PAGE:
The recently announced changes to possibly make the Alive After Five summer festivals in Patchogue a more family-oriented affair have brought out a divided opinion among some Patchogue business owners.
John Peragine, owner of Perabell Food Bar, said that the move to Thursdays coupled with the possibility of not being able to set up beer gardens in the same fashion as in the past makes involvement fiscally unappealing.
“It’s financially not worth it for me to put 10 more tables outside,” Peragine told Patch. “The money we used for the bands and space was generated from the beer garden; without the beer garden there goes a lot of money for the restaurants.”
As previously reported, modifications to the beer gardens are being discussed amongst the Greater Patchogue Chamber of Commerce, Patchogue Village and the Suffolk County Police Fifth Precinct, which include possibilities such as ordering drinks inside of a restaurant and then walking with them in a defined area or requiring drinks with table dining or service.
Peragine said that his restaurant has been involved with Alive After Five, sponsoring one of its stages, since 2006. After moving to their Patchogue Theatre-adjacent location, the restaurant has continued to share a stage sponsorship spot with Public House 49.
Peragine said that he has not noticed any major safety incidents from Alive After Five that caused a negative impact on his restaurant.
“The only time it gets a little hairy is that hour after we shut down until the actual road gets up,” Peragine said. During that time he said people are looking for a place to go until they find one.
Paul DeSimone, owner of Main Street Italian Bistro, had the opposite sentiment from Peragine about the possible changes.
“It’s not going to affect me, it will actually be better for me,” DeSimone said. “It won’t take away from my Friday business, and I’ll make more money on Thursday.”
DeSimone also said that a fight involving two revelers broke out in front of his restaurant during last summer’s festival, discouraging his customers.
“The problem is not the Alive After Five, the problem is people staggering at 9 p.m.,” DeSimone said.
Tom Keegan, co-owner of Brick House Brewery and a member of the Chamber, said that no matter what shakes out regarding beer gardens, his business will not be affected negatively.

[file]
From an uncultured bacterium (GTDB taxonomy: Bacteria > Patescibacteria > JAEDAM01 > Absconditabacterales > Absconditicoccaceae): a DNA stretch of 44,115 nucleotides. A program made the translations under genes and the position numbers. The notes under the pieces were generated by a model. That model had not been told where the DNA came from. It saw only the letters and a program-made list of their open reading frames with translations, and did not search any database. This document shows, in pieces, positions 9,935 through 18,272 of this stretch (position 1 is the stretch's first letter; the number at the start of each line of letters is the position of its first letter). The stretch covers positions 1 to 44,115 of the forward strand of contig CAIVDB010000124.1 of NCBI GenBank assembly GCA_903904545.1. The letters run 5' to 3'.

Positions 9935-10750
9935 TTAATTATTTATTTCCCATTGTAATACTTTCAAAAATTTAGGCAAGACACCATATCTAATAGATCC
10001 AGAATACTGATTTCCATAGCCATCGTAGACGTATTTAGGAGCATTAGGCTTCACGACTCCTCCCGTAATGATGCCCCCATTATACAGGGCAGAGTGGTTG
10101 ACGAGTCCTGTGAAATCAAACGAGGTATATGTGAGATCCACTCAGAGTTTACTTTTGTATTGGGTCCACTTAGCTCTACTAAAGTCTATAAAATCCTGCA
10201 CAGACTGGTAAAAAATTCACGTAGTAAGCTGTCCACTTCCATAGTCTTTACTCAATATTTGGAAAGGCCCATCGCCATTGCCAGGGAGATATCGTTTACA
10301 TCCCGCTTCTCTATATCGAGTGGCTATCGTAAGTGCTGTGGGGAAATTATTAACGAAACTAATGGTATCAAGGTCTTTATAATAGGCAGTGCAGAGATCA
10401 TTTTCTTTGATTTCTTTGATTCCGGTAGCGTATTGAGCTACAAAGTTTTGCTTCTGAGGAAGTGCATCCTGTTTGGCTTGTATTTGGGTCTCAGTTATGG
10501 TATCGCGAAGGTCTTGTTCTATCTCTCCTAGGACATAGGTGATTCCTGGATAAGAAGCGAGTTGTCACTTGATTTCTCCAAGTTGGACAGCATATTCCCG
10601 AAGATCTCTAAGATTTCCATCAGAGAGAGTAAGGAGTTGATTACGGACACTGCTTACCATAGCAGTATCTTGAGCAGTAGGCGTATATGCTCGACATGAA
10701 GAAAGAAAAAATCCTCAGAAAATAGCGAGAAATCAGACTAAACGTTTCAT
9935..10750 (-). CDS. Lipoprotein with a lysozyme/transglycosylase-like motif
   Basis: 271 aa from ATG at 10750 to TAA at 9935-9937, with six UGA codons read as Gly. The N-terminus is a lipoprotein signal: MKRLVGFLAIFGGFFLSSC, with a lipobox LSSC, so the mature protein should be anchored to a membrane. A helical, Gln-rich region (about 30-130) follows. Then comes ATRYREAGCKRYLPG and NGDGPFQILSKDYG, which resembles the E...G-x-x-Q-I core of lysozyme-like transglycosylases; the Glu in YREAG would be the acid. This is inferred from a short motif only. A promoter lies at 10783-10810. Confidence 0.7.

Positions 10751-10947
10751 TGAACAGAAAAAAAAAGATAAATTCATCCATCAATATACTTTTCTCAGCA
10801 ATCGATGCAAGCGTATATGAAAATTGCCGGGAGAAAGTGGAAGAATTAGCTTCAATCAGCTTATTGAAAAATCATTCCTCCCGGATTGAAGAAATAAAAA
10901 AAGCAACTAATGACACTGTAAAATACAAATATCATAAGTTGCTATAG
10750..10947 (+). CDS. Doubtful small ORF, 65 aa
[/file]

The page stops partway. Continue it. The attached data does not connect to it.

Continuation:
"If they want wait staff only, we can adjust to that," Keegan said.
He said the restaurant has both the kitchen to do wait service and their own hops garden in the back.
Mindy Skura, owner of Remember Yesteryears and the former coordinator of Alive After Five for the past eight years, wrote a letter posted on Patch with her concerns and discussed how the Chamber financially benefits from the festival.
"While the Chamber's Committees all have their own fund raising events, they are minimal in profit, and that money is used for that Committee to function for that year," Skura wrote. "The Chamber was able to utilize the monies raised from AA5 to grow (ie: help purchase patchogue.com and new computers) and supplement some of their yearly base expenses such as the Executive Director's salary."
Skura writes that there were 35 security guards stationed at the event, and that there were rules already installed at the beer gardens to keep it age appropriate and for drinks to not leave the beer gardens. She also wrote that while she understands both the Village and SCPD's reasons for changing the night, she said that in her opinion the new board is not managing the Chamber as a business.
"But if this event is not in the black, or ceases to exist, the Chamber will once again be scrambling to stay at the break even line. I am not sure if they understand this reality. Every space available needs to be maximized for profitability- this is how the bills get paid," wrote Skura.
What are your thoughts on the possible Alive After Five changes? Add them in the comments.